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Terminally ill couple put chemotherapy on hold so they can get married

A couple with terminal cancer have put their chemotherapy on hold – to get MARRIED.

Barrie Ackland and Suzanne Bowditch decided to tie the knot after 22 years of engagement when they both learned they had the big ‘C’ just days apart.

The pair, both 60, received the dreadful news in July – with Suzanne finding out she had lung cancer a week before Barrie was diagnosed with asbestos-related mesothelioma.

Barrie and Suzanne Ackland (Both 60).  Two terminal cancer patients put their chemotherapy on hold - to get MARRIED.  See SWNS story SWCHEMO.  Barrie Ackland and Suzanne Bowditch decided to tie the knot after 22 years of engagement when they both learned they had the big 'C' just days apart.  The pair, both 60, received the dreadful news in July - with Suzanne finding out she had lung cancer a week before Barrie was diagnosed with asbestos-related mesothelioma.  While Barrie was told he had just five months to live, Suzanne opted not to know how long she had left - but they realised their time to tie the knot was running out.   So when Barrie was admitted to hospital after his first round of chemo, Suzanne took things into her own hands and planned the whole wedding - in just EIGHT DAYS.

Barrie and Suzanne on their special day

While Barrie was told he had just five months to live, Suzanne opted not to know how long she had left – but they realised their time to tie the knot was running out.

So when Barrie was admitted to hospital after his first round of chemo, Suzanne took things into her own hands and planned the whole wedding – in just EIGHT DAYS.

Loom mechanic Barrie, of Yeovil, Somerset, said: “We got married because we found out we were going to die.

“We have been together for 26 wonderful years and had always intended to tie the knot but our lives were so busy with children and our work that we simply did not get round to it earlier.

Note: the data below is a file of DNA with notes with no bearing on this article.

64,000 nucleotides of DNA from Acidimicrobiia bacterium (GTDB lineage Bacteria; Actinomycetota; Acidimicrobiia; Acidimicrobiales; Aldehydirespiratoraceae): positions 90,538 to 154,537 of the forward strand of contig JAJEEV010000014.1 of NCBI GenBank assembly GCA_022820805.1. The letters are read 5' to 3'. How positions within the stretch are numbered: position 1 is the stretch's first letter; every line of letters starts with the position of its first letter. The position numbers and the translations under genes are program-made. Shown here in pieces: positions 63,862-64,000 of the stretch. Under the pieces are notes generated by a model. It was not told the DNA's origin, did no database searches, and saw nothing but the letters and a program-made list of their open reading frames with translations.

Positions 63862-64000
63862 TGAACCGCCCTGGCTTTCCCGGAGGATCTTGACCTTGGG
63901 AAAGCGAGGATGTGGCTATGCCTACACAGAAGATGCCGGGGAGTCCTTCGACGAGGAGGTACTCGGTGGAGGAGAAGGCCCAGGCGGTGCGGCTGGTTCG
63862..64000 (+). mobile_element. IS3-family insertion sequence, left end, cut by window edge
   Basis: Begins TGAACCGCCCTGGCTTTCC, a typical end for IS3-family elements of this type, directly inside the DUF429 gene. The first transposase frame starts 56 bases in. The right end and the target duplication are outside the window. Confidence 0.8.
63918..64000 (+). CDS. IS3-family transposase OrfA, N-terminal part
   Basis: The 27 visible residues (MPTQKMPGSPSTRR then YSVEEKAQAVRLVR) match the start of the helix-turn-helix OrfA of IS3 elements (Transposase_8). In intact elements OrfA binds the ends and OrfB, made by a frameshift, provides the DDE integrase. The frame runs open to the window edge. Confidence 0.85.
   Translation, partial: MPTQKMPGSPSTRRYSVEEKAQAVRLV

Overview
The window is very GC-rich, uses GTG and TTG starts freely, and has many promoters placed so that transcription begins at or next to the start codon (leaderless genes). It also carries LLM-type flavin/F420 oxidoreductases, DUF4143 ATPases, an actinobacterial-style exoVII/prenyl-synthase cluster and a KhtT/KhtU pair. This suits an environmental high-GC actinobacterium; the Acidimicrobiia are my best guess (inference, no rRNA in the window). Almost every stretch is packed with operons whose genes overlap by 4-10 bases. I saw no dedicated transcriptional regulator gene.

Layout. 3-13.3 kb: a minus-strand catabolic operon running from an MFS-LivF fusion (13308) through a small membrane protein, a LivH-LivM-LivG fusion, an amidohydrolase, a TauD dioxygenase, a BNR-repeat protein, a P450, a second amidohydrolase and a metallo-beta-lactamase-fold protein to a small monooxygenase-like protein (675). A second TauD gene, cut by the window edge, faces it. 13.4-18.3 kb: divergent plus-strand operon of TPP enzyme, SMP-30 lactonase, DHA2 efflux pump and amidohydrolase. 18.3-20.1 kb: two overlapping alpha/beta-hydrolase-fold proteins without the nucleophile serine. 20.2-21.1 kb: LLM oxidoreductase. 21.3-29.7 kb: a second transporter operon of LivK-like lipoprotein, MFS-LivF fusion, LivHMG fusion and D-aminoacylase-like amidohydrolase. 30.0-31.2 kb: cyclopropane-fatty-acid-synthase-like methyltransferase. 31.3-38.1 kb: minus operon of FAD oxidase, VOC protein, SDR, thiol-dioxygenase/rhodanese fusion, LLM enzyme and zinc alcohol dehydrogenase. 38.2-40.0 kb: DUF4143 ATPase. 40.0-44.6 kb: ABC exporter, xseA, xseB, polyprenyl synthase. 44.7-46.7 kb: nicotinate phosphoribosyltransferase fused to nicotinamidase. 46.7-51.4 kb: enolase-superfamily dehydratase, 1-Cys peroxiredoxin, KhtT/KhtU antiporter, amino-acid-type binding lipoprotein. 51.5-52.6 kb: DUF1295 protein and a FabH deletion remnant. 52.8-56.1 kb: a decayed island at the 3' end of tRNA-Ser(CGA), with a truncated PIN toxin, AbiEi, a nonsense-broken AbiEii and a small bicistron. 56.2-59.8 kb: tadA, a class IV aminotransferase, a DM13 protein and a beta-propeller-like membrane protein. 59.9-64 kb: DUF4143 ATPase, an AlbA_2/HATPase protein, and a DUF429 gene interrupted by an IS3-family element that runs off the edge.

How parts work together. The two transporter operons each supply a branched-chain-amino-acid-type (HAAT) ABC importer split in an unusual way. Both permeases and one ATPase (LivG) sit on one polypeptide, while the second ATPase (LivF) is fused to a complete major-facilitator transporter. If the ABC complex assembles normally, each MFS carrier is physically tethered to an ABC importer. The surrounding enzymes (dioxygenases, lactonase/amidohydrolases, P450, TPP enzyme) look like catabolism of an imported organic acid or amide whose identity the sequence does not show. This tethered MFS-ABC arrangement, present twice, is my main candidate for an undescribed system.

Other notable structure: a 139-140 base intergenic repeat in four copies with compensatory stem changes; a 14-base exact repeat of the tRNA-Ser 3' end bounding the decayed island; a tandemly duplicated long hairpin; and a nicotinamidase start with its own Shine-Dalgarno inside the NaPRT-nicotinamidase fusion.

“Suzanne was diagnosed first and I was diagnosed a few weeks later. We just decided we were running out of time and had better get on with it.

“We organised it all quite quickly.

“We had one lot of chemo and I had a really bad reaction to it, which put me in hospital for eight days.

“In those days Sue organised the wedding, and the whole family mucked in.”

Barrie married Suzanne, who worked in accounts, at an old abbey in Yeovil, and a reception was held for family and friends afterwards at a country barn.

Barrie and Suzanne Ackland (Both 60).  Two terminal cancer patients put their chemotherapy on hold - to get MARRIED.  See SWNS story SWCHEMO.  Barrie Ackland and Suzanne Bowditch decided to tie the knot after 22 years of engagement when they both learned they had the big 'C' just days apart.  The pair, both 60, received the dreadful news in July - with Suzanne finding out she had lung cancer a week before Barrie was diagnosed with asbestos-related mesothelioma.  While Barrie was told he had just five months to live, Suzanne opted not to know how long she had left - but they realised their time to tie the knot was running out.   So when Barrie was admitted to hospital after his first round of chemo, Suzanne took things into her own hands and planned the whole wedding - in just EIGHT DAYS.

They couple have been together 22 years

Barrie said: “It was lovely.

“The only problem was that the venue didn’t have a lift and the room we got married in was upstairs.

“I can barely breath, so I had a hell of a job getting up there. But the place was absolutely fantastic.

“It couldn’t have gone any better. The sun was shining and Suzanne looked lovely in a silver dress and shawl.

“It was a perfect day. I had looked forward to it for so long.”

“There were a few tears from Suzanne, which surprised me after all these years together, but it was lovely to finally tie the knot.”

Barrie and Suzanne are both having chemotherapy at Yeovil District Hospital, but put it on hold until the end of September so they could enjoy their big day last week (12/09).

It is likely that Barrie, who now works at a glass factory, was exposed to asbestos when he worked as heating and plumbing labourer.

People can develop mesothelioma 40 or 50 years after first coming into contact with asbestos dust.

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